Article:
Which again reminds me that I am back to normal daily life :)

Tuesday, November 01, 2005

Strange Findings

I have been Googling a bit of late. Especially with Google Earth. It is just fantastic. I am able to see each and every place I have stayed in during the last 38 years! It is fun revisiting all the tourist spots that I have seen over the years. The hills, lakes, et al. Hats off to Google for the site.

Another useful thing is Google is the "I'm Feeling Lucky" button in their search page. It opens the top ranked web page of the search you have tried and saves you the hassle of downloading the result page. A rather peculiar search result is operating at present if you try "I'm Feeling Lucky" button for the word "failure". Bush bashers will be delighted :) I'll advise you to try it immediately - before the officials realise it and step in!

Meanwhile, I am off to my first vacation in 18 months. Will post pics (hopefully) after I return.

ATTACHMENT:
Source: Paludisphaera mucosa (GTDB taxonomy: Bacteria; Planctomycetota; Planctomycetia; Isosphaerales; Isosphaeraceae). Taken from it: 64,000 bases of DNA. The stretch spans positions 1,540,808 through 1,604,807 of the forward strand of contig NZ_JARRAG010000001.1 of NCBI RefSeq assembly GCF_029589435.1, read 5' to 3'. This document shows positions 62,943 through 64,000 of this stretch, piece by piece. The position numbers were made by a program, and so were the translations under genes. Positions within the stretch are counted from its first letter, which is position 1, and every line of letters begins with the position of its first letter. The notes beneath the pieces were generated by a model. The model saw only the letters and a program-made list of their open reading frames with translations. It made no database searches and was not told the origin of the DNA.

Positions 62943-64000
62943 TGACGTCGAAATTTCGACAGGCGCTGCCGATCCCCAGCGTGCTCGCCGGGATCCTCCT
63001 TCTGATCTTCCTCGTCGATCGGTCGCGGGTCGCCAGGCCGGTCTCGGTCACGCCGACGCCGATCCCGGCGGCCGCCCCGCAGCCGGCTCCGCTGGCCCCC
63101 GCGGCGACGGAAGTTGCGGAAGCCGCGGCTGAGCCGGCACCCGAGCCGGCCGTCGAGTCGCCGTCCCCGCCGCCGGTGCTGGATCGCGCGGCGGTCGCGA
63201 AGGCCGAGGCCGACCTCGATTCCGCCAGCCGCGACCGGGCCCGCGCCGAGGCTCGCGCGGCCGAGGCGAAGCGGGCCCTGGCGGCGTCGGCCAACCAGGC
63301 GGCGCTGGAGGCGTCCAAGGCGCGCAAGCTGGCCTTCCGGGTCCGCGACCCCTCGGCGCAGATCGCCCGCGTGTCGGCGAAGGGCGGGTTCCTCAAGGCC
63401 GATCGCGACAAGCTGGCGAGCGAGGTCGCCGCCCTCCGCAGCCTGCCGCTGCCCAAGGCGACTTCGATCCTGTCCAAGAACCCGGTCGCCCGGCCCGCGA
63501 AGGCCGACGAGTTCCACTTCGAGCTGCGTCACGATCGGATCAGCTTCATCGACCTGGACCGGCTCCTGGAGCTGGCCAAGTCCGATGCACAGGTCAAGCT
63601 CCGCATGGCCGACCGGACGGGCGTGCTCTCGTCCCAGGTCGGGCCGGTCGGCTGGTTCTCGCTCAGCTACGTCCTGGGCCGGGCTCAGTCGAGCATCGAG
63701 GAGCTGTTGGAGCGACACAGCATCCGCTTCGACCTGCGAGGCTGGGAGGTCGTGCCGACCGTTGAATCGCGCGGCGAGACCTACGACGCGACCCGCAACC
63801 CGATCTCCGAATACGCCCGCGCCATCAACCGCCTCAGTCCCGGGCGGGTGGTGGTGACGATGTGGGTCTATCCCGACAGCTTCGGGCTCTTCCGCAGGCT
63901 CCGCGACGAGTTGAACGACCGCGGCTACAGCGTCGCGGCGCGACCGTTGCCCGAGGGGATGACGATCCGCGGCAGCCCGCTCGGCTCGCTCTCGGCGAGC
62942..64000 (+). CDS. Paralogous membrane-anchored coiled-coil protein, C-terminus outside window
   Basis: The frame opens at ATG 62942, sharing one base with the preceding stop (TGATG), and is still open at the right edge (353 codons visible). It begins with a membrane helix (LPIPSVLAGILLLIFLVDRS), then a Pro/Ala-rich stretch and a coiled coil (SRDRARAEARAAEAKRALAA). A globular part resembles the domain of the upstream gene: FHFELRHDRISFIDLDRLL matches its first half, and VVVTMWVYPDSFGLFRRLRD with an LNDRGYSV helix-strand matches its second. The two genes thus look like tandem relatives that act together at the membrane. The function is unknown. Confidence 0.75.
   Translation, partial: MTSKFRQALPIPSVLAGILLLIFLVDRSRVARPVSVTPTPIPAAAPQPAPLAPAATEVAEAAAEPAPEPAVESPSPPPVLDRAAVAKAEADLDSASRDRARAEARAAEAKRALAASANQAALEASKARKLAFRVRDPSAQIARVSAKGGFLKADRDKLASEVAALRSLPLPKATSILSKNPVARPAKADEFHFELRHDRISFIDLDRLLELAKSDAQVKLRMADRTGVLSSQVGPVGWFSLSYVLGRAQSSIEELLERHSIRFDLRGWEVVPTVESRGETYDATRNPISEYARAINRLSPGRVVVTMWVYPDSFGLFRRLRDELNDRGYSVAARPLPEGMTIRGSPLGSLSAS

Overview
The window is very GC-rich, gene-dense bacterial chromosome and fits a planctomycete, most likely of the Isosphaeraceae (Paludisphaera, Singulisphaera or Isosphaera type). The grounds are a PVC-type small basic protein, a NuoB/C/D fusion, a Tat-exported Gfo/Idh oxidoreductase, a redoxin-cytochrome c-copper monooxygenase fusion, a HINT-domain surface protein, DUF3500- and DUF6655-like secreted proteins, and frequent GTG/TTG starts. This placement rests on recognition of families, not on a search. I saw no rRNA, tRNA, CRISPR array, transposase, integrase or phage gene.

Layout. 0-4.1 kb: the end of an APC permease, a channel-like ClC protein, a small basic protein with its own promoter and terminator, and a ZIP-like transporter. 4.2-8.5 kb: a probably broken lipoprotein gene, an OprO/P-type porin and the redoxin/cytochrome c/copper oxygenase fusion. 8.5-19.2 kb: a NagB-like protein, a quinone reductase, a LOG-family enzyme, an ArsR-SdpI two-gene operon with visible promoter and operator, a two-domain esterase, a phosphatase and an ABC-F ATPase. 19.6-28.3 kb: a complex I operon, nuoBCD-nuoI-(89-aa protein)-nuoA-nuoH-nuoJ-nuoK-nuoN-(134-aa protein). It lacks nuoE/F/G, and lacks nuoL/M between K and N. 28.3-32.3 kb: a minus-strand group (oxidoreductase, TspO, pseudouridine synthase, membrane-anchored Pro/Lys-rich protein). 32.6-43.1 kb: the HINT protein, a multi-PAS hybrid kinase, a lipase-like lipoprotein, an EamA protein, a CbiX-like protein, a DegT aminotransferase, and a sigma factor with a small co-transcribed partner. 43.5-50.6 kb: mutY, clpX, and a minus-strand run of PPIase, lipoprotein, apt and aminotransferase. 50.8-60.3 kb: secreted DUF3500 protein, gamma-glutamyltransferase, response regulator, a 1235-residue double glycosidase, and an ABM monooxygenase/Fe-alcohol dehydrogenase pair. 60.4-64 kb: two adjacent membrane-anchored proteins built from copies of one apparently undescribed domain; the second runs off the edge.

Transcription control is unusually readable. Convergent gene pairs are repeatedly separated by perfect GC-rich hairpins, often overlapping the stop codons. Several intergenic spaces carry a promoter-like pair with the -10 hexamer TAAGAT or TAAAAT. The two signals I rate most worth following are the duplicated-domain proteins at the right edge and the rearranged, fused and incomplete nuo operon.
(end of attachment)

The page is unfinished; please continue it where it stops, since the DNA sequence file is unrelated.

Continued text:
Happy Deepawali and Eid Mubarak!!

Thursday, October 20, 2005

What on Earth!

Can someone explain to me why we are continuously getting such catastrophic natural disasters from two diametrically opposide sides of the world?

It's almost like one is yelling to the other: "It's your turn!"

First the Tsunami.
Then Katrina and Rita.
Then the earthquake of Pakistan.
Now, a hurricane named Wilma is Catagory 5!

It's like the Indian subcontinent and the Gulf of Mexico are playing out a game.
And lives, especially at the end I post from, are apparently worth peanuts in this game.

South Asia Quake Help

Please go to the blogpage below for latest information. You can also find means and ways to contribute to the relief efforts.



NB: The latest I heard is that the death toll has crossed 79000!
This is one of the deadliest earthquakes of modern times!!

Monday, October 17, 2005

Veni Vedi Vici

Not very recent pic, not too clear either. But the gear, posture and background!!

I am not showing off, folks. This is posted just for my records. Just in case my hard disk gets wiped off.



Saturday, October 08, 2005

India Shakes

India shook its head with a 7.4 Richter this morning. Buildings in Islamabad, Pakistan collapsed. Casualties in Kashmir are not yet known, but may cross 1000!

The tremors were also felt in Delhi, western Uttar Pradesh, Uttaranchal, Punjab, Himachal Pradesh, Rajasthan and in Ahmedabad.

The Hindu News Update Service